In this study, we conduct CMT inversions of moderate earthquakes in the Kanto region based on the Green’s function calculated using the local 3D model. We evaluate differences in source parameters between CMT solutions obtained from 1D and 3D earth model. We conduct ground motion simulations using 3D CMT solutions to discuss the effects of CMT solutions on long-period ground motion modeling in the Kanto Basin. To accurately model phases and amplitudes of long-period ground motion, we demonstrate that the adjusted source model should be incorporated in the used 3D model.
In this study, we used the F-net broadband seismograms of the target earthquakes. At each F-net station (filled triangles in Fig. 1), a broadband velocity seismometer (STS-1, STS-2, or STS-2.5) was installed. The health of sensors has been systematically monitored by the National Research Institute for Earth Science and Disaster Resilience (NIED; Okada et al. 2004; Kimura et al. 2015; National Research Institute for Earth Science and Disaster Resilience 2019). Our target earthquakes were shallow (≤ 50 km) earthquakes with moment magnitudes (Mw) between 4.5 and 6.5, listed in the F-net moment tensor (MT) catalog. The F-net 1 D velocity structure model has been used in the F-net MT catalog (Fukuyama et al. 1998; Kubo et al. 2002). Target earthquakes (focal mechanisms in Fig. 1) occurred within the area of assumed source grids (crosses in Fig. 2a) between April 2017 and March 2020. The data of the Metropolitan Seismic Observation Network (MeSO-net) were also available from the NIED website in the analyzed period (e.g., Kasahara et al. 2009; Sakai and Hirata 2009). As MeSO-net stations were densely deployed around the Tokyo metropolitan area in Japan (inverse triangles in Fig. 1), we also evaluated long-period ground motion in the Kanto Basin using earthquakes that occurred after April 2017.
CMT inversions were conducted using displacement seismograms for periods of 25–100 s. By using the Open-source Seismic Wave Propagation Code software “OpenSWPC” (Maeda et al. 2017), we numerically evaluated Green’s functions in the 3D model. We used the Japan Integrated Velocity Structure Model version 1 (JIVSM; Koketsu et al. 2012) as the 3D velocity structure model for this study. The JIVSM was constructed by combine use of geological and geophysical surveys around Japan. The structures beneath the bedrock were modeled using regional-scale tomography and gravity data (e.g., Ryoki 1999; Matsubara et al. 2008; Matsubara and Obara 2011). Detailed procedure for model construction was described in Koketsu et al. (2009, 2012). The JIVSM has been widely used in the evaluation of ground motion, crustal deformation, and seismic monitoring across Japan (e.g., Guo et al. 2016; Miyazawa 2016; Agata 2020; Oba et al. 2020; Baba et al. 2020). The simulation model covered an area of 600 × 600 × 160 km3 (blue dashed rectangle in Fig. 2a), which was discretized by grid intervals of 0.5 km in the horizontal direction and 0.2 km in the vertical direction. The physical parameters of each layer in the JIVSM are listed in Table 1. The minimum S-wave velocity in the solid column was assumed to be 1.5 km/s for the calculation of 3D Green’s functions. Source grids were uniformly distributed at a horizontal interval of 0.1° and vertical interval of 2 km from depth 6 to 60 km. In calculation of Green’s functions, the Küpper wavelet with a duration of 1 s was employed. The “Seismic Analysis Code” (SAC; Goldstein and Snoke 2005; Helffrich et al. 2013) was used to store simulated seismograms and conduct a part of signal processing. We discarded the source grids within seawater column in Green’s function evaluation and stations with epicentral distances equal to or larger than 550 km. Approximately 13 000 000 Green’s function SAC files from 49 279 source grids to 15 F-net stations were obtained by conducting 45 reciprocal calculations. Each reciprocal calculation required 247 GB of computer memory and a wall-clock time of 1 h by parallel computing with 432 cores of the computer system of Earthquake and Volcano Information Center at the Earthquake Research Institute, the University of Tokyo.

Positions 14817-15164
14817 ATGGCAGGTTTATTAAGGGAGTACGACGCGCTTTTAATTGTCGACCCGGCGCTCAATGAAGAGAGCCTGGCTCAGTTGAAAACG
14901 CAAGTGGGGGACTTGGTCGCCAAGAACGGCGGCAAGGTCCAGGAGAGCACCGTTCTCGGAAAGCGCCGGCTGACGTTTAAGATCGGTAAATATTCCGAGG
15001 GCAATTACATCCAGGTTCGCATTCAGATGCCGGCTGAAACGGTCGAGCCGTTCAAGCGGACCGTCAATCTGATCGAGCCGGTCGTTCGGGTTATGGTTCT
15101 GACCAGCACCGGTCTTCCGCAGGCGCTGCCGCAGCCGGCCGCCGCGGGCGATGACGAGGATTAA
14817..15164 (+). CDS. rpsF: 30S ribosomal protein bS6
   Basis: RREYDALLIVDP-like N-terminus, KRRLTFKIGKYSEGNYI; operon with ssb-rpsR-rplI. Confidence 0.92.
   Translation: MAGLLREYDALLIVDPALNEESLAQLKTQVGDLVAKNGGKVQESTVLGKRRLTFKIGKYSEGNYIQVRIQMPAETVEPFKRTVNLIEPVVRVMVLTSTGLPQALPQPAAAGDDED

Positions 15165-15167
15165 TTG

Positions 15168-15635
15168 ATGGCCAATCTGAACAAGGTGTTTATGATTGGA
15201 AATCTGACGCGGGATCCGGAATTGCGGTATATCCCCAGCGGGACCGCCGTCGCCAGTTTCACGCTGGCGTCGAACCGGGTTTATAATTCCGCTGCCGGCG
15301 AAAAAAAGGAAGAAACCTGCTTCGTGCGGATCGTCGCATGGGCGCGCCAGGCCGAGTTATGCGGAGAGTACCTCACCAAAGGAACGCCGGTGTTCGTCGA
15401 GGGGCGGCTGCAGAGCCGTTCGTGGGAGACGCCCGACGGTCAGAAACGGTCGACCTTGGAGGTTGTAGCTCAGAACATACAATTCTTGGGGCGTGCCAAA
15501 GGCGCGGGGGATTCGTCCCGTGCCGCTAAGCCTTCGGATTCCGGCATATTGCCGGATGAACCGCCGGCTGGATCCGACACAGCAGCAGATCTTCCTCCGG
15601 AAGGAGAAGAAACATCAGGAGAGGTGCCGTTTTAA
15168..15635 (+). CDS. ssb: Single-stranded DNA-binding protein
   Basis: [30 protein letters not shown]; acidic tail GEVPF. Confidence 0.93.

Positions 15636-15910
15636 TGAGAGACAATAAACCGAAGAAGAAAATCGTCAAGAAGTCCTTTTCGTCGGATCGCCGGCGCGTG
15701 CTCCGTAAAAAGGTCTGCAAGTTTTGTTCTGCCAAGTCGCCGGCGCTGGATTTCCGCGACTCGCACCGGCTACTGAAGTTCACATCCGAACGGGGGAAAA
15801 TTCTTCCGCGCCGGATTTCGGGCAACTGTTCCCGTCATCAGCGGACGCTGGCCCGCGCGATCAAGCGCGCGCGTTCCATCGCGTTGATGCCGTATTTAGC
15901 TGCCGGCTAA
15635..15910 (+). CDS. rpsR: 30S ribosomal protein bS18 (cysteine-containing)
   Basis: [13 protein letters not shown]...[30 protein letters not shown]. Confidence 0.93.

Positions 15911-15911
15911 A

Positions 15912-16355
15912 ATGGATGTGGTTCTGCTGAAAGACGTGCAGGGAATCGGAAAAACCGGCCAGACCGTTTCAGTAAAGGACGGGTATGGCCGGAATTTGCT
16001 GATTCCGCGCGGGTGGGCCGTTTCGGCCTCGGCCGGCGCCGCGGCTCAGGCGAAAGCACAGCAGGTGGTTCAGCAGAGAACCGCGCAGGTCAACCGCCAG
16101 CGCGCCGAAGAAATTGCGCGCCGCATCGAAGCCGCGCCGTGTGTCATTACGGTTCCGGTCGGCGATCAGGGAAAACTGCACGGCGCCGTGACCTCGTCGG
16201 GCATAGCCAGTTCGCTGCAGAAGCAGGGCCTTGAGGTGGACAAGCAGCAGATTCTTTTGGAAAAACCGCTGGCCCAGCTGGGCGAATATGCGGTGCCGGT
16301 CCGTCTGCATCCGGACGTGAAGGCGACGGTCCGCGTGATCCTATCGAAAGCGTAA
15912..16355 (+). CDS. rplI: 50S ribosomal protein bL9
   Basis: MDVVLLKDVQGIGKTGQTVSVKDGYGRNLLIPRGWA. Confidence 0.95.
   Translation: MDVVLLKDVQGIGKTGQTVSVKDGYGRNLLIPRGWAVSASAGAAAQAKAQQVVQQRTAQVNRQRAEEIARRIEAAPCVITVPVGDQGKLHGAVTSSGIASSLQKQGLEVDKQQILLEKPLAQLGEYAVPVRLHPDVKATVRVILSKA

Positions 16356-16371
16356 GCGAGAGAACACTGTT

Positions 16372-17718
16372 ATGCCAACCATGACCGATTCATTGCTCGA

We choose F-net stations within epicentral distances between 100–400 km from the initial epicenter, obtained from the F-net MT catalog. A set of Green’s functions at the source grids, which were located in ± 0.4° grids from the initial epicenter and distributed at depths between 6 and 60 km, were selected for grid search inversion. To apply band-pass filter and integration stably, we used 10-min F-net velocity seismograms from three minutes before the initial origin minutes. A 200 s time window for each CMT inversion was adopted. CMT inversions were conducted at every 1 s within ± 1 min from the origin minute to determine the centroid time. Time shifts, which adjust travel time differences between observed and synthetic seismograms at each station, were not permitted during grid search inversion, despite typical 1D MT routines such as the F-net MT system, enabling time shifts at each station between synthetic and observed seismograms. After CMT inversions, we obtained seismic moments and focal mechanisms at all possible spatial and temporal source grids. Then, to identify the optimal solution from all CMT solutions, we evaluated variance reductions (VRs) between the observed and synthetic displacement seismograms for periods of 25–100 s. If there was a perfect match between the observations and synthetics, the VR is 100%. The maximum VR solution was considered the optimal solution, providing the optimal centroid location, depth, time, focal mechanism, and seismic moment. Other technical details of CMT inversions using the 3D model and the evaluation of Green’s functions are described in Takemura et al. (2020).